The reaction to those novel blue lights on the bridge in Edwards brings up another ripple effect of growth in the valley: budding light pollution.
As we grow, our lights blot out that fabulous Rocky Mountain night sky that can make believers out of ardent atheists.
Below Palomar Mountain, in Southern California, light pollution is a real problem. In addition to the 2-3 million folks in nearby communities who sacrifice the night sky for civilization, one of the premier telescopes in the world is threatened. Hard to scan the heavens when metropolitan glare interferes.
So the surrounding towns do what they can to keep the sky dark for the Hale Telescope, which is in use about 300 nights a year. Light ordinances encourage minimum lighting, preventing upward illumination and a decided tilt to low-pressure sodium lights to keep that glare as little as possible.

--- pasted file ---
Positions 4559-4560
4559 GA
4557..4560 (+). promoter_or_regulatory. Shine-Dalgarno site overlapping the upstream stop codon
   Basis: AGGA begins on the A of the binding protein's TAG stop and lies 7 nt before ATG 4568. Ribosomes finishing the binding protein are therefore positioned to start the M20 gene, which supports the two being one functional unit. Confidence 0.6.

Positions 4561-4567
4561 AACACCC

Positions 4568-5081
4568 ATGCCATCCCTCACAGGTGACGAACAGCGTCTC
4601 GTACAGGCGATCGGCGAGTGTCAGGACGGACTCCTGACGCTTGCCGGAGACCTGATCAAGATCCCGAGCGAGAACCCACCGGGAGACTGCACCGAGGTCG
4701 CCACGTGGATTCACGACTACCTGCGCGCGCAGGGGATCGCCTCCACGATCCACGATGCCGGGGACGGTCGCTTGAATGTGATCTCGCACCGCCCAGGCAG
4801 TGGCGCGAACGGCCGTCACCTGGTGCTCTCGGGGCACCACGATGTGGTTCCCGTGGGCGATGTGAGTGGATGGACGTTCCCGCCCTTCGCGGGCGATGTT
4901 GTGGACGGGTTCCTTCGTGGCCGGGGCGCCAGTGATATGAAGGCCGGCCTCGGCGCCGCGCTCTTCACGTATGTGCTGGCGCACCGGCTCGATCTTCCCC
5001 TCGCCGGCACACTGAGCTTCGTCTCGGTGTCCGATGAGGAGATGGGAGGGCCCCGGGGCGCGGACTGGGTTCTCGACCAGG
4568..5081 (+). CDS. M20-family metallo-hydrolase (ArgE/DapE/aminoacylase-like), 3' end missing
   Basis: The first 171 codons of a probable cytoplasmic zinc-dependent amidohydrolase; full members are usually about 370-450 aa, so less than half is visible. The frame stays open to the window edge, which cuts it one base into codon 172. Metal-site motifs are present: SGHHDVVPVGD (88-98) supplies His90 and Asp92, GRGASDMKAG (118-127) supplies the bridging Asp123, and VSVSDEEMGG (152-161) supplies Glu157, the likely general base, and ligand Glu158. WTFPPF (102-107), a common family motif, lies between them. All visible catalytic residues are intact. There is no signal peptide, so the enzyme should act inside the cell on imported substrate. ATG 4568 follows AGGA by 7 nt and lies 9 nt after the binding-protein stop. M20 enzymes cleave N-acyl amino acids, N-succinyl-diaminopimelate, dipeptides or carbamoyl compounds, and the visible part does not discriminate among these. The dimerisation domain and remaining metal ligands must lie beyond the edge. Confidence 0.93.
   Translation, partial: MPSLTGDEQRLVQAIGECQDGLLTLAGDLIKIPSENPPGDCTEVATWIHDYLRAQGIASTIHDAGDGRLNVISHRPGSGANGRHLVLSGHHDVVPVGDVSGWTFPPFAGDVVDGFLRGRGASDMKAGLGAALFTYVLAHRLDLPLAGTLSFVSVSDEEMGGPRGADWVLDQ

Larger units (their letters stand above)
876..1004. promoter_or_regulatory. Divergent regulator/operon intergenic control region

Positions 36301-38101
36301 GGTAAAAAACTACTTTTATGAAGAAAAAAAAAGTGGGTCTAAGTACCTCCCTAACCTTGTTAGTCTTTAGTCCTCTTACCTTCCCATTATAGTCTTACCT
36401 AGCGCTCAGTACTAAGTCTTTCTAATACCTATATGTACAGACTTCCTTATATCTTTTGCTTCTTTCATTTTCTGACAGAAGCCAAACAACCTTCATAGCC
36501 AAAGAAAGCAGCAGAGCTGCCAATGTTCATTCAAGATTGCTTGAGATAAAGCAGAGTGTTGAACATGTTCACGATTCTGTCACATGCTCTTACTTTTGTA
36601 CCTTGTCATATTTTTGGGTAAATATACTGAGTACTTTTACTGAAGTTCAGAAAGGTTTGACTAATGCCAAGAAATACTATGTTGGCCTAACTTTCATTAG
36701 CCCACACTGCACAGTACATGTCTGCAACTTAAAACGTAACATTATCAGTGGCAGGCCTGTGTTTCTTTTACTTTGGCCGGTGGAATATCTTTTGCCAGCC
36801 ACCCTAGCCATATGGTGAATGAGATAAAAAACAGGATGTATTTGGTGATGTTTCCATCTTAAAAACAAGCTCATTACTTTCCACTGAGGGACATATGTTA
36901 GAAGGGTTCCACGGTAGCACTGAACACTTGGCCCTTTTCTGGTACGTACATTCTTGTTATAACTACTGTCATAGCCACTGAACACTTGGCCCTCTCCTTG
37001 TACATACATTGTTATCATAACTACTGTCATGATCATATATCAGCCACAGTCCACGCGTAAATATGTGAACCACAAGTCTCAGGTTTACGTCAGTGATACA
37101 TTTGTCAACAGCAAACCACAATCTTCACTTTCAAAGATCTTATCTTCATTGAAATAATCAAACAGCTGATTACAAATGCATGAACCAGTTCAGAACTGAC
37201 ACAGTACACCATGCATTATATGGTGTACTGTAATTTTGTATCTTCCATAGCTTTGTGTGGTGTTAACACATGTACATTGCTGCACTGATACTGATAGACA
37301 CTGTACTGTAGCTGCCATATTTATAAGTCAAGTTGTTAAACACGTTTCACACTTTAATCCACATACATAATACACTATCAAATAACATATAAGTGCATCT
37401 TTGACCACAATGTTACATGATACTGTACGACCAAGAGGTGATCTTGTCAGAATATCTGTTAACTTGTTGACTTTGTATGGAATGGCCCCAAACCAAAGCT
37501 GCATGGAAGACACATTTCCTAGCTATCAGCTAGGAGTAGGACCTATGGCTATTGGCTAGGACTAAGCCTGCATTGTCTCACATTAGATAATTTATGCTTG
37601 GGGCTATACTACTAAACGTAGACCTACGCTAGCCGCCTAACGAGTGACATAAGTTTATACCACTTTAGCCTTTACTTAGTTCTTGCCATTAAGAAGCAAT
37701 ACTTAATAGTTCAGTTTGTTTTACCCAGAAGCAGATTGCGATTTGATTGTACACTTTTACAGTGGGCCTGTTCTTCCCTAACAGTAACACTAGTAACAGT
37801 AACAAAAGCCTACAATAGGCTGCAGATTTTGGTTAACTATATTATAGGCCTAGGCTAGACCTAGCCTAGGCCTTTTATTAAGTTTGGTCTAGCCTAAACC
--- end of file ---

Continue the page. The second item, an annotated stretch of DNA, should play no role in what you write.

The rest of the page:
The definitive color of the street lights in this region is a soft yellow, and as a result there is yet a star or two that can be seen despite those millions of neighbors.
The mid-valley, Eagle County’s brightest light, might consider taking similar steps to address light pollution. The bridge’s blue might have a fine complement in soft yellow street and parking lights. And residents who moved to the mountains for our fine quality of life might still be able to catch a fuller view of those awesome stars.
Good for the Vail Valley Foundation committing proceeds from the American Ski Classic’s charity gala to locally based foundations.
A Tipsline caller had made that suggestion, and this news soon followed.